Thursday, April 24, 2014

Genre research project 38/1359: Bikutsi

Bikutsi is characterized by an intense 6/8 rhythm, though it is occasionally 9/8 and its tempo is usually quarternote. It is played at all sorts of Beti gatherings, including parties, funerals and weddings.

Beti gatherings fall into two major categories:
  • Ekang phase: the time when imaginary, mythological and spiritual issues are discussed
  • Bikutsi phase: when real-life issues are discussed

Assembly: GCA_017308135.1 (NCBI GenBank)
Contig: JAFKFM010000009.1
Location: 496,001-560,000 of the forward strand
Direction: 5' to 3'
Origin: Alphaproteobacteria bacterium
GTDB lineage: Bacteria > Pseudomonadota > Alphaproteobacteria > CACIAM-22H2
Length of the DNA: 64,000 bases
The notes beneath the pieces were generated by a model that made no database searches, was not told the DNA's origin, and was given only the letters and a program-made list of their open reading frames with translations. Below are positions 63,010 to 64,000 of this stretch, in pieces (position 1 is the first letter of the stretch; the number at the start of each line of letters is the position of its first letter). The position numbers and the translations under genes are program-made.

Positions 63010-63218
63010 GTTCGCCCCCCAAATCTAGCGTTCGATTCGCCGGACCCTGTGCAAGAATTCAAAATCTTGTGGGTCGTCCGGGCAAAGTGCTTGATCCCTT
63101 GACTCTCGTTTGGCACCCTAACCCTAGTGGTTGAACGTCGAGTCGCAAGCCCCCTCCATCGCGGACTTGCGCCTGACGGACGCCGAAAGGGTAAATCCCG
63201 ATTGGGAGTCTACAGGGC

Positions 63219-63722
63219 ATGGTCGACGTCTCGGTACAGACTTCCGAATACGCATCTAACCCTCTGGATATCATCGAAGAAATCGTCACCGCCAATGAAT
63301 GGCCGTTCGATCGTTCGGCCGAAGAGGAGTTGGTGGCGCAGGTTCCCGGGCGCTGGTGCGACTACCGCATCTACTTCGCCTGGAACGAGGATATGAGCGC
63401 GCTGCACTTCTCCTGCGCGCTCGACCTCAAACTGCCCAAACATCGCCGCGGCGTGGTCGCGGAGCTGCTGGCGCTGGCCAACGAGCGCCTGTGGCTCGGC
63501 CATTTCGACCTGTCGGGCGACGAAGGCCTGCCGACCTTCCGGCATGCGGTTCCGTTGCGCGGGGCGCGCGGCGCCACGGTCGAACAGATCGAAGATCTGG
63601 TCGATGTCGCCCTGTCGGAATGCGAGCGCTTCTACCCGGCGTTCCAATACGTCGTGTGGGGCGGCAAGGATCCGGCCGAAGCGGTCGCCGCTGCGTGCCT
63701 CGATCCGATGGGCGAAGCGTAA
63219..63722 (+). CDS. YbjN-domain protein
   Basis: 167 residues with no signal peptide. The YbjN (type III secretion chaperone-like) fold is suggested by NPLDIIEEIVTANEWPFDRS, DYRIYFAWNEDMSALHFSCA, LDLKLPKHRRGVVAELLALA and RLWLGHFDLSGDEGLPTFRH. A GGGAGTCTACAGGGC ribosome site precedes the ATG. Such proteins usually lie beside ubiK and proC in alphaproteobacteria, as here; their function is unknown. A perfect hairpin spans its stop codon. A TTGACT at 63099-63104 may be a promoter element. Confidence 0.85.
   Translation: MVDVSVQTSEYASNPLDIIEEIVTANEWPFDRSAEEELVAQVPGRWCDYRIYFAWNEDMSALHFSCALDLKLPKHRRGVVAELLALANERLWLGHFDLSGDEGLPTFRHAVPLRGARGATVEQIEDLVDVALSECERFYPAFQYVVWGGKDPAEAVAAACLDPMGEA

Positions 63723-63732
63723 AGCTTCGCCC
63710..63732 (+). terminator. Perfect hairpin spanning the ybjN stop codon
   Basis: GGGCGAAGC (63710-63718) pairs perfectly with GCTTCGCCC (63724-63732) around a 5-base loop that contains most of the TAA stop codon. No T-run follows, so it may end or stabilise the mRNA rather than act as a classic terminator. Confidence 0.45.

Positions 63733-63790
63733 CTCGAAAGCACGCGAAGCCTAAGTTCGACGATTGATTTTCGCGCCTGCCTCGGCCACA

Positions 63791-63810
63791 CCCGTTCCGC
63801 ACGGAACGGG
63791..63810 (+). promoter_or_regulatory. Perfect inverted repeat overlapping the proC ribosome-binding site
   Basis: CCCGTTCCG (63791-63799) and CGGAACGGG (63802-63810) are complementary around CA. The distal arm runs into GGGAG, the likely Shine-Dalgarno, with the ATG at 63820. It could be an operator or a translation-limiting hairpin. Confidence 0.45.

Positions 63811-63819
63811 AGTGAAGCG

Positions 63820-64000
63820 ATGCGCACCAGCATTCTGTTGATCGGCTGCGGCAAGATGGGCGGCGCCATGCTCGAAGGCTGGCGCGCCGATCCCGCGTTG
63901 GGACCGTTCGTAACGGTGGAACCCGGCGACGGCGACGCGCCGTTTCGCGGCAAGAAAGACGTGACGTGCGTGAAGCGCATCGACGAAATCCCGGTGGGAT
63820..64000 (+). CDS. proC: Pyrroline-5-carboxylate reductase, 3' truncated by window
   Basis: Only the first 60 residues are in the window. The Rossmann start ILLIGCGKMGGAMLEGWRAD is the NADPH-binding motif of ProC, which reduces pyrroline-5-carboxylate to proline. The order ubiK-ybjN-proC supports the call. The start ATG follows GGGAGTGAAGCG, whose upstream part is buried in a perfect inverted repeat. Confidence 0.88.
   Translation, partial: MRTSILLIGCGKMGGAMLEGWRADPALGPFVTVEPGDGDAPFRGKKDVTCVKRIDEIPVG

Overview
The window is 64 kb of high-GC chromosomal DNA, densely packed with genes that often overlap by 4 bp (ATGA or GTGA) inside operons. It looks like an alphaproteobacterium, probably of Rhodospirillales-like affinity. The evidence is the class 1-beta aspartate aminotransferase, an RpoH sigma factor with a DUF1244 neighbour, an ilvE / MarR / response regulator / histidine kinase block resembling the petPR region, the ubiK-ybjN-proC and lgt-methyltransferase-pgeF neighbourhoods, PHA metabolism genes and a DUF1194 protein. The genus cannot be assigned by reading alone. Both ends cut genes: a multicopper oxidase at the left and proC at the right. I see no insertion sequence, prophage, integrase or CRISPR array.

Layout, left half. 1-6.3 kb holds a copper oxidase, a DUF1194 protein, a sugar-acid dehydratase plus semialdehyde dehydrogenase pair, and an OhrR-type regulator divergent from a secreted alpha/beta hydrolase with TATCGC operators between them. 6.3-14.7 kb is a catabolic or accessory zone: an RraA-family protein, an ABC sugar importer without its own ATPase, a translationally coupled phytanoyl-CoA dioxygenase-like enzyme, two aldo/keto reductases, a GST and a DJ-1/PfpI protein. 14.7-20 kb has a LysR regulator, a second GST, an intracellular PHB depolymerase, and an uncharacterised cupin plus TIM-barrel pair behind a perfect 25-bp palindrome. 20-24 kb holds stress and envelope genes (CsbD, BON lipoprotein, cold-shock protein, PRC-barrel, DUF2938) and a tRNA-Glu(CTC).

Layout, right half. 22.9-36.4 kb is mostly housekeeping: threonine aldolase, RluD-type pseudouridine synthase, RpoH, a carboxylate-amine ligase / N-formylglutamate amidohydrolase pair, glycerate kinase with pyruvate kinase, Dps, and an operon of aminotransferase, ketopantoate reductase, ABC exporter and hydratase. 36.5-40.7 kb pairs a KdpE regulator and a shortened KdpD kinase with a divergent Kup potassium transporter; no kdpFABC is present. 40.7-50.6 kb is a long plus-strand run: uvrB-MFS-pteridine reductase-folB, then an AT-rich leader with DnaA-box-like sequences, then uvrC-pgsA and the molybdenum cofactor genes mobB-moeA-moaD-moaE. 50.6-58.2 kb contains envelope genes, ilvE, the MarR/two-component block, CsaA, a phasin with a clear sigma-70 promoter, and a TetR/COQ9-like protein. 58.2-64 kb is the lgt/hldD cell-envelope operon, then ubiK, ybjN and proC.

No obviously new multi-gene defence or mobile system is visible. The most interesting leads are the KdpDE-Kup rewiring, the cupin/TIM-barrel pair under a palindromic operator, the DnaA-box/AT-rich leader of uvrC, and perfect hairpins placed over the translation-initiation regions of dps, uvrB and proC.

A double sided harp with calabash amplification called the mvet is used during these ceremonies, by Beti storytellers, who are viewed as using the mvet as an instrument of God to educate the people. The Ekang phase is intensely musical, and usually lasts all night. There are poetic recitations accompanied by clapping and dancing, with interludes for improvised and sometimes obscene performances on the balafon (a type of xylophone). These interludes signal the shift to the bikutsi phase, which is much less strictly structured than Ekang. During bikutsi, women dance and sing along with the balafon, and lyrics focus on relationships, sexuality and the lives of famous people. These female choruses are an integral part of bikutsi, and their intense dancing and screams are characteristic of the genre. Traditional bikutsi was often ironic in its content, as many modern bikutsi songs still are.


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